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<   No. 2519   2009-12-19   >

Comic #2519

1 Lambert: A ghost!
1 Ghost: The dead do not suffer the living to pass.
2 Mordekai: You will suffer me!
3 {beat}
4 Ghost: Huh? What does that even mean?

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My dictionary provides:

suffer, v.i. 1. to undergo or feel pain or distress. 2. to sustain injury, disadvantage, or loss. 3. to undergo a penalty, esp. of death. 4. to be the object of some action. 5. to endure patiently or bravely. -v.t. 6. to undergo, experience, or be subjected to (pain, distress, injury, loss, or anything unpleasant). 7. to undergo (any action, process, etc.): to suffer change. 8. to tolerate or allow. 9. to allow or permit (to be or do as stated).
If you don't know how to read a dictionary, allow me to digress slightly to explain what that v.i. and v.t. mean. "Suffer" is a verb, which is what the v. stands for in each case. The i. stands for intransitive, and the t. stands for transitive.

An intransitive verb is one which doesn't need an object. My favourite example verb is intransitive: run. Using it in a sentence: "I run." I don't run something, I just run.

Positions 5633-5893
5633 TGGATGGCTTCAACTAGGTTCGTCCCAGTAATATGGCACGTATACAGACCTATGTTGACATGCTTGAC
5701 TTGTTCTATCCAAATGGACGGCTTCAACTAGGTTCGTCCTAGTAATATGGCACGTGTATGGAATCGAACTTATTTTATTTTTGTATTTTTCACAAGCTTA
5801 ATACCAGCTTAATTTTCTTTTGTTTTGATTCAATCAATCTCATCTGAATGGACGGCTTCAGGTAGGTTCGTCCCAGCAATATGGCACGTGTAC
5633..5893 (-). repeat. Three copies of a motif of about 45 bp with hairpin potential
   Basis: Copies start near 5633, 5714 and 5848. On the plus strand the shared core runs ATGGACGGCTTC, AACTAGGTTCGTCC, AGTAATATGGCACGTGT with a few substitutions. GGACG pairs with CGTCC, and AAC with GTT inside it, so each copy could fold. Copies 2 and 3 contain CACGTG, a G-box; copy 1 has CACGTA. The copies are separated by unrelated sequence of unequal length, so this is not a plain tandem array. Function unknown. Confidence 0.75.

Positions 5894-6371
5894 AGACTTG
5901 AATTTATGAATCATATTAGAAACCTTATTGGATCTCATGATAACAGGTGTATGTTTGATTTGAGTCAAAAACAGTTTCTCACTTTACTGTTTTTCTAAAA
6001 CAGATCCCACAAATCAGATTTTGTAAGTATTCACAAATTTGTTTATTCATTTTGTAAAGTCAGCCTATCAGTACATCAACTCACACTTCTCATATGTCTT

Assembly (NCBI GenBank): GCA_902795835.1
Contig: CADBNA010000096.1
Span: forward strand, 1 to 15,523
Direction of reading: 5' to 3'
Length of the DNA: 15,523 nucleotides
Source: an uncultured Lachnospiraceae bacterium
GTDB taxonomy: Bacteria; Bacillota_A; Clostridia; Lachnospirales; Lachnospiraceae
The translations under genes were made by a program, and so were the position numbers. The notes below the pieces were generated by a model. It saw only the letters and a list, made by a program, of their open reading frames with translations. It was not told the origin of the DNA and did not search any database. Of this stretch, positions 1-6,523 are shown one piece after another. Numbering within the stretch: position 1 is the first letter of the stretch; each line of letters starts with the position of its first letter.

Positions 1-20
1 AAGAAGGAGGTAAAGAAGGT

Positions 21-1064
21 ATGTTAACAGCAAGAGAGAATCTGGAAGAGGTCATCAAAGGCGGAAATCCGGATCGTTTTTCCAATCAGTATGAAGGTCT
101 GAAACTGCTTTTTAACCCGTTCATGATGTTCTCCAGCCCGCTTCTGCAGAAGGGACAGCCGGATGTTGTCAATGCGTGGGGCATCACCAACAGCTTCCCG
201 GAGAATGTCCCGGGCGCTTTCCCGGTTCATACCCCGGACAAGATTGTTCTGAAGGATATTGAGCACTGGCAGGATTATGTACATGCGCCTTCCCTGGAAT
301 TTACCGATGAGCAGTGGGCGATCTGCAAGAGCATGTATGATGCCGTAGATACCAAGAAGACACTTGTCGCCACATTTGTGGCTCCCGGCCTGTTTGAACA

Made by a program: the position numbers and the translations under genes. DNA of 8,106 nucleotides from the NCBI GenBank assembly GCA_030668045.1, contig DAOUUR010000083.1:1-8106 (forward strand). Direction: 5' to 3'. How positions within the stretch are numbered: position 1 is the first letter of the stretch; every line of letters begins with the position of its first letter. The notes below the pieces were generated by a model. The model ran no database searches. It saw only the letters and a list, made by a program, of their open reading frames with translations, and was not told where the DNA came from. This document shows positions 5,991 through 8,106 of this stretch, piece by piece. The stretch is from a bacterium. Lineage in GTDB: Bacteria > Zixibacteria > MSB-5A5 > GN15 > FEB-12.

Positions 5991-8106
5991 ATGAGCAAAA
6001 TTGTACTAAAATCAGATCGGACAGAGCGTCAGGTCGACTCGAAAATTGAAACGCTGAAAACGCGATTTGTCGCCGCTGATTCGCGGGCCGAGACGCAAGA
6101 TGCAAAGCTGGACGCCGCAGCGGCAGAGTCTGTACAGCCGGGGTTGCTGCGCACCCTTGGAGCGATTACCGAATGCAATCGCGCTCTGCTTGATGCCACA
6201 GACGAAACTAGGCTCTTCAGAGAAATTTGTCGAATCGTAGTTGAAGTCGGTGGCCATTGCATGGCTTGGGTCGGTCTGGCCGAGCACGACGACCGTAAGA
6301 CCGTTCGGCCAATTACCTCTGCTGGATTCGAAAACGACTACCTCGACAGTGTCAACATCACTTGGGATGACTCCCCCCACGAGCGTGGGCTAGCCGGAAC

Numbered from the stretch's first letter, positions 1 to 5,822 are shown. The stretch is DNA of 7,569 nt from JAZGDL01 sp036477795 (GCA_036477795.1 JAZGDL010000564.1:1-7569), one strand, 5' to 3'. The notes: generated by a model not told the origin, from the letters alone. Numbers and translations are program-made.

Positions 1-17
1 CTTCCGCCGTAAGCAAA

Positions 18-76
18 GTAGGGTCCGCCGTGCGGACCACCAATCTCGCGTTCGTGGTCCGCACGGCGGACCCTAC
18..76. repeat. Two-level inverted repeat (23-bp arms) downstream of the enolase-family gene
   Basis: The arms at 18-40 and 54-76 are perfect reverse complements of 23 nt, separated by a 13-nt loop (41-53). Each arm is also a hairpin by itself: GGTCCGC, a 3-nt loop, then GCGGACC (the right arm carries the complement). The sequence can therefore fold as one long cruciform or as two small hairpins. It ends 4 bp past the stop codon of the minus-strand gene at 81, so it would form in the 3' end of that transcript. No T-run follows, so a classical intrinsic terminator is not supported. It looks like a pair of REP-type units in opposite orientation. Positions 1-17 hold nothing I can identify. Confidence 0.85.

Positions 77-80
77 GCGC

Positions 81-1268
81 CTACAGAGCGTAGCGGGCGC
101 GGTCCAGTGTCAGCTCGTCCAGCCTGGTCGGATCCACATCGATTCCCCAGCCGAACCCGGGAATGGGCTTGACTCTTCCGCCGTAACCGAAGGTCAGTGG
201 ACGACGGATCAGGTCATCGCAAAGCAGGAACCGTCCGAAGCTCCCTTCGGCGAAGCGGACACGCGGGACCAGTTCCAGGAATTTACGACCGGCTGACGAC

A transitive verb is one which needs an object. A good transitive verb is break. Using it in a sentence: "I break the computer." I can't just break, I have to break something.

Clever readers will no doubt spot that there are also transitive meanings for "run" ("I run the computer.") and, if you change the subject and tense, intransitive meanings for "break" ("The computer broke."). There aren't all that many verbs in English that are exclusively transitive or intransitive - most do double service in different contexts.

Anyway, "suffer" is one of those verbs that can go either way. The more usual version comes first in the definition. In this case, it's intransitive: "I suffer." I don't need to suffer anything specific, I can just suffer (though frankly I'd prefer not to!).

There are also some common transitive uses, in which the object is what I'm suffering. "I suffer pain."

Then there are meanings which aren't in such common use these days, like what our ghost says in the comic. "The dead do not suffer the living to pass." So... "the dead do not suffer the living"... The correct meaning here is number 9: "The dead do not allow the living to pass." So this memorable line from The Return of the King is not about suffering in the sense of suffering pain or anything like that. The ghost is merely saying that he won't let the living dudes go past.

And the response, "You will suffer me!" is now easily interpretable as meaning: "You will allow me!"

Which sort of kills my joke in the comic, but it was worth it for imparting this knowledge to anyone who wasn't aware of it.

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Last Modified: Saturday, 19 December 2009; 02:11:02 PST.
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